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Quantifying and Alleviating Distribution Shifts in Foundation Models on Review Classification
Sehaj Chawla · Nikhil Singh · Iddo Drori
Event URL: https://openreview.net/forum?id=OG78-TuPcvL »

This work quantifies the extent to which accuracy degrades on review classification when state-of-the-art Transformer models are subjected to distribution shifts, and offers a solution to significantly decrease this degradation. We find differences in the extent of degradation depending on the independent variable across which the shift is created. Specifically, in our experiments time and sentiment shifts show upto 10% drops in accuracy; whereas shifts between industry and product sectors show 20-40% drops in accuracy. We provide ablation experiments with different Transformer architectures, such as BERT, T5 and Jurassic-I, and study their relationship with this degradation. The suggested solution reuses the base of the model trained on one distribution, in addition to fine-tuning the final dense layer in the model to support the new distribution that is seen once the model is deployed. This uses just 100-300 samples compared to the previous 10,000 samples from the unseen distribution, while decreasing the accuracy drops in half.

Author Information

Sehaj Chawla (Harvard University)
Nikhil Singh (Massachusetts Institute of Technology)
Iddo Drori (Columbia University and Cornell University)

Iddo Drori is a visiting Associate Professor in the School of Operations Research and Information Engineering at Cornell University and adjunct Associate Professor in the Department of Computer Science at Columbia University. Between 2017-2019 he was a research scientist and adjunct Professor at NYU Center for Data Science and Courant Institute while teaching at Columbia University and NYU Tandon. Between 2016-2017 he was a senior lecturer in Computer Science at Colman and lecturer at Tel Aviv University. He did his MSc and BSc in Computer Science and Mathematics at the Hebrew University with honors in the special program for outstanding students, his PhD in Computer Science at Tel Aviv University, and post-doc in Statistics at Stanford University. In the past year he has published 13 new publications in automated machine learning; meta-learning for graph algorithms; synthesizing language, vision, and audio; and protein structure prediction. He also served on five program committees in the past year. In the past two years he taught 13 courses on Deep Learning, Data Science, Machine Learning, and Optimization. Iddo has industry experience, and between 2011-2016 founded and served as CEO of a data science start-up acquired in 2017, after working as a research scientist for companies acquired by Anaplan, Daz3D, and Apple. Iddo enjoys teaching and received awards for mentoring the best capstone project at Colman, best teaching evaluations at Tel Aviv University, and mentored the winning teams in the ICCV 2019 Learning to Drive Challenge in the Deep Learning course at Columbia University. He also spends his time writing a forthcoming book titled The Science of Deep Learning to be published by Cambridge University Press.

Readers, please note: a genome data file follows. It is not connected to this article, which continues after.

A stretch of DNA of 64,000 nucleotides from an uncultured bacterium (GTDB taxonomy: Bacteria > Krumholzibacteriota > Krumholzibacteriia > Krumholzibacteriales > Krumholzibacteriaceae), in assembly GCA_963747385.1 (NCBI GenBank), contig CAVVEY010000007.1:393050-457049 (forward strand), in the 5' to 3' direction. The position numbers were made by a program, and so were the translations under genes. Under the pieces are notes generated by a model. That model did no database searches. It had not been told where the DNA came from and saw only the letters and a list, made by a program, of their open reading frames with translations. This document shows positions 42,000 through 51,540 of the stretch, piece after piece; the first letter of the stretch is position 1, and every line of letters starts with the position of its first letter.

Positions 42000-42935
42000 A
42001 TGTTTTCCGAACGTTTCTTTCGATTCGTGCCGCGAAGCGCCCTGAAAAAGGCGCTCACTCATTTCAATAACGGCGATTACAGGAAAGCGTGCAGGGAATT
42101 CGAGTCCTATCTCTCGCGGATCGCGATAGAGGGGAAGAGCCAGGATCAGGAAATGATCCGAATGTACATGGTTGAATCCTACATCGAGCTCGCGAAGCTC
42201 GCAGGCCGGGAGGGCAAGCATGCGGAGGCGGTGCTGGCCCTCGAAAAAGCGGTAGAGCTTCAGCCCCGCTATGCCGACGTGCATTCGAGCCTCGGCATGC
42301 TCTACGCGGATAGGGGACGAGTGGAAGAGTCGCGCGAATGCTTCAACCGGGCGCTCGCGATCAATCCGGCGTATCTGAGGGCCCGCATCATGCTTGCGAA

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  • 2018 : Contributed Work »
    Thaer Moustafa Dieb · Aditya Balu · Amir H. Khasahmadi · Viraj Shah · Boris Knyazev · Payel Das · Garrett Goh · Georgy Derevyanko · Gianni De Fabritiis · Reiko Hagawa · John Ingraham · David Belanger · Jialin Song · Kim Nicoli · Miha Skalic · Michelle Wu · Niklas Gebauer · Peter Bjørn Jørgensen · Ryan-Rhys Griffiths · Shengchao Liu · Sheshera Mysore · Hai Leong Chieu · Philippe Schwaller · Bart Olsthoorn · Bianca-Cristina Cristescu · Wei-Cheng Tseng · Seongok Ryu · Iddo Drori · Kevin Yang · Soumya Sanyal · Zois Boukouvalas · Rishi Bedi · Arindam Paul · Sambuddha Ghosal · Daniil Bash · Clyde Fare · Zekun Ren · Ali Oskooei · Minn Xuan Wong · Paul Sinz · Théophile Gaudin · Wengong Jin · Paul Leu